As of July 2022, the United States has nearly 50 million confirmed cases of COVID-19 infections, with more than 1 million deaths. While there is no standardized or universal definition of long COVID, the Centers for Disease Control and Prevention characterizes it as “an umbrella term for the wide range of health consequences that are present four or more weeks after infection with SARS-CoV-2.” In October 2021, Dr. Michael Choo of Paradigm, in conjunction with NCCI, published the first of this two-part research regarding long COVID “COVID-19 and The New Reality—Prolonged COVID,” which outlined the potential disability implications of long COVID on the WC industry. This report follows up on “COVID-19 and The New Reality—Prolonged COVID” and reports on preliminary trends and potential impacts of long COVID in WC from the perspective of both medical and indemnity costs.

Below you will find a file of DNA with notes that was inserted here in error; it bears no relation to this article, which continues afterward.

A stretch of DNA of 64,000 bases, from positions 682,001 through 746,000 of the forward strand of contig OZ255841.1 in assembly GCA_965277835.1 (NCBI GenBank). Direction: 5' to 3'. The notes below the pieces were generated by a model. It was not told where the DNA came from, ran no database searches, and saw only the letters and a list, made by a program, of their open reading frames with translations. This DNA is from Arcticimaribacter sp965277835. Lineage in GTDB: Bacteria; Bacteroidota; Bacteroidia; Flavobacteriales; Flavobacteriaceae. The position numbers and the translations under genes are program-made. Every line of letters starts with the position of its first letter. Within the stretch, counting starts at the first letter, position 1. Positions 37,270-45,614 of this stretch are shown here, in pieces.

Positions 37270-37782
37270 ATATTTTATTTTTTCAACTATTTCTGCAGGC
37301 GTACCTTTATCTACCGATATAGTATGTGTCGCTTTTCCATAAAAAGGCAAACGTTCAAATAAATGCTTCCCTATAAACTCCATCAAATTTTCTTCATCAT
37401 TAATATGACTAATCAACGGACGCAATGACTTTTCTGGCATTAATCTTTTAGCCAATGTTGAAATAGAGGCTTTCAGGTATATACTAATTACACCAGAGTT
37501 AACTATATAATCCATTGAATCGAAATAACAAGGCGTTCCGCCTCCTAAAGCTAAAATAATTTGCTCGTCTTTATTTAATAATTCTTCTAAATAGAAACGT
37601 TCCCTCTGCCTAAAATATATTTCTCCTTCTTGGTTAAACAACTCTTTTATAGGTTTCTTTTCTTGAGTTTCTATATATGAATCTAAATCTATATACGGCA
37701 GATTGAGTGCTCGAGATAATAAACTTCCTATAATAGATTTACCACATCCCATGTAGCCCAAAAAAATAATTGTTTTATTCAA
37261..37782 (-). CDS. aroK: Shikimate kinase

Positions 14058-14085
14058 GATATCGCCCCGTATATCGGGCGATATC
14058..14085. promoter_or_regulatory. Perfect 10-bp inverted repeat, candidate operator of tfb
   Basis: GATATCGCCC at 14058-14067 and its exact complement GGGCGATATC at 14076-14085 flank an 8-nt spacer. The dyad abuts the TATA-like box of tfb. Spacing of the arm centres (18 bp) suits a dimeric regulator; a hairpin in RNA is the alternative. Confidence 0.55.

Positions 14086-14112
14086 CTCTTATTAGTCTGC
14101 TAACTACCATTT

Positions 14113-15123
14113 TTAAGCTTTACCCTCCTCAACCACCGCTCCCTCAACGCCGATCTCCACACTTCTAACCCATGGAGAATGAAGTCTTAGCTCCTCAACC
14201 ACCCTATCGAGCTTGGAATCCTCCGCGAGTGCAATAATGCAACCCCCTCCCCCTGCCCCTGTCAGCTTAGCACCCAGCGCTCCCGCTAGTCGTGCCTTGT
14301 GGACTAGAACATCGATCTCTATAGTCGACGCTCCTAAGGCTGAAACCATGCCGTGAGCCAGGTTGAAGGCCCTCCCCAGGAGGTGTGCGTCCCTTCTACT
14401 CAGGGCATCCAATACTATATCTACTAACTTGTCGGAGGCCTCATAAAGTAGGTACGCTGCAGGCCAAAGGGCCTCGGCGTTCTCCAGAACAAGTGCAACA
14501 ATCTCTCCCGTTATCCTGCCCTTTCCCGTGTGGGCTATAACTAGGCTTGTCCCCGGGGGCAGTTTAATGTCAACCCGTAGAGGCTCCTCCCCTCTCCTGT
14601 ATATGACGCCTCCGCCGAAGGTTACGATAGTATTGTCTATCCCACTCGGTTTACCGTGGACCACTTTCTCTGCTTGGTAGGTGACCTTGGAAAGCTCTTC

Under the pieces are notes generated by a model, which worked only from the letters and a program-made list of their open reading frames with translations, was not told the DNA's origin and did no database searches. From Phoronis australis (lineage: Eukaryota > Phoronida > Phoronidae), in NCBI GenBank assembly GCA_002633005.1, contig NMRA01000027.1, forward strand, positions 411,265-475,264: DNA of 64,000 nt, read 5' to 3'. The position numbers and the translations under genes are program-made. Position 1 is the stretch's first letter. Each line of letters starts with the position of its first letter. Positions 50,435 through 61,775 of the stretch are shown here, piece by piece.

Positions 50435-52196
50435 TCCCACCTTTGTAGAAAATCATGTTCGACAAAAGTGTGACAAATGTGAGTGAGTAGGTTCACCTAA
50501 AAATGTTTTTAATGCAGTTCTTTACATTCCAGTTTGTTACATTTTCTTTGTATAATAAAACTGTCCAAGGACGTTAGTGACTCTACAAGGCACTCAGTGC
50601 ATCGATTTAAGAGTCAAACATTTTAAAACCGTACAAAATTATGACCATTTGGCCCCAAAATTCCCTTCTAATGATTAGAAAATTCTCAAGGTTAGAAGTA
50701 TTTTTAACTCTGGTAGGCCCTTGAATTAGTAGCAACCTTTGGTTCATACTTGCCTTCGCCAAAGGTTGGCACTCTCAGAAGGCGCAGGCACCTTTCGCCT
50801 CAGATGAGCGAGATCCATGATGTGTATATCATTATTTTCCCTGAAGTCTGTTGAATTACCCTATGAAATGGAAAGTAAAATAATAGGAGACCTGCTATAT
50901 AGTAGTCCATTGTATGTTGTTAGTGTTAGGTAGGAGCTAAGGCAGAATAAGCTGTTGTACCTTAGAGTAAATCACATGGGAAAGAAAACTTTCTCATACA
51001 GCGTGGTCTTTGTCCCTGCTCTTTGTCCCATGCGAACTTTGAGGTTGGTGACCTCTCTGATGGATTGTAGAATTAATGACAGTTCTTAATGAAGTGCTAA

- The percentage of COVID claims with long COVID in WC was 24%
- Twenty percent (20%) of nonhospitalized and 47% of hospitalized COVID-19 WC patients developed long COVID
- The average temporary disability indemnity benefit duration for long COVID patients was about 160 days for hospitalized patients and 95 days for nonhospitalized patients
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